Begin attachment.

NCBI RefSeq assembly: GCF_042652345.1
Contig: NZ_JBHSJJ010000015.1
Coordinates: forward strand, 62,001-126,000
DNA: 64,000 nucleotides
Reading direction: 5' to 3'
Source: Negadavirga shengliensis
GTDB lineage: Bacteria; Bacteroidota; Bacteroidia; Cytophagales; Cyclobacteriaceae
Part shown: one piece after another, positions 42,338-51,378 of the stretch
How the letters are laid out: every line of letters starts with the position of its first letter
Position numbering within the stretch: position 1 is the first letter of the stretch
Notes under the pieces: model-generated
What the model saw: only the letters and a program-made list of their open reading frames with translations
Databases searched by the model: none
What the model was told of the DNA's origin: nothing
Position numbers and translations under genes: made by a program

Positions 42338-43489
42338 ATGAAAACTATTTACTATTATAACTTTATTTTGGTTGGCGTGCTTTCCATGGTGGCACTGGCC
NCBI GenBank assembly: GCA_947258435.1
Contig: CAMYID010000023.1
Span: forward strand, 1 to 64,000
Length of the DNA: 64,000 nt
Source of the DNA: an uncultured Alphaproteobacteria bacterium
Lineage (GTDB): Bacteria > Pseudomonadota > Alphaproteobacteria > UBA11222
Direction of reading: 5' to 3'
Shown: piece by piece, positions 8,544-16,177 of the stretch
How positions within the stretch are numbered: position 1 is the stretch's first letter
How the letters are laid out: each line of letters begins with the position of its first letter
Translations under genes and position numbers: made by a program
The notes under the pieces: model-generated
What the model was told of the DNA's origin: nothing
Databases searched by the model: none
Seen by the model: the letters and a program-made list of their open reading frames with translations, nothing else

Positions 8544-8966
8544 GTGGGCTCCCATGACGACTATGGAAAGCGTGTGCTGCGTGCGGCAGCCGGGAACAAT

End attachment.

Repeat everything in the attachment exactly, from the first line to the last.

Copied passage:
NCBI RefSeq assembly: GCF_042652345.1
Contig: NZ_JBHSJJ010000015.1
Coordinates: forward strand, 62,001-126,000
DNA: 64,000 nucleotides
Reading direction: 5' to 3'
Source: Negadavirga shengliensis
GTDB lineage: Bacteria; Bacteroidota; Bacteroidia; Cytophagales; Cyclobacteriaceae
Part shown: one piece after another, positions 42,338-51,378 of the stretch
How the letters are laid out: every line of letters starts with the position of its first letter
Position numbering within the stretch: position 1 is the first letter of the stretch
Notes under the pieces: model-generated
What the model saw: only the letters and a program-made list of their open reading frames with translations
Databases searched by the model: none
What the model was told of the DNA's origin: nothing
Position numbers and translations under genes: made by a program

Positions 42338-43489
42338 ATGAAAACTATTTACTATTATAACTTTATTTTGGTTGGCGTGCTTTCCATGGTGGCACTGGCC
NCBI GenBank assembly: GCA_947258435.1
Contig: CAMYID010000023.1
Span: forward strand, 1 to 64,000
Length of the DNA: 64,000 nt
Source of the DNA: an uncultured Alphaproteobacteria bacterium
Lineage (GTDB): Bacteria > Pseudomonadota > Alphaproteobacteria > UBA11222
Direction of reading: 5' to 3'
Shown: piece by piece, positions 8,544-16,177 of the stretch
How positions within the stretch are numbered: position 1 is the stretch's first letter
How the letters are laid out: each line of letters begins with the position of its first letter
Translations under genes and position numbers: made by a program
The notes under the pieces: model-generated
What the model was told of the DNA's origin: nothing
Databases searched by the model: none
Seen by the model: the letters and a program-made list of their open reading frames with translations, nothing else

Positions 8544-8966
8544 GTGGGCTCCCATGACGACTATGGAAAGCGTGTGCTGCGTGCGGCAGCCGGGAACAAT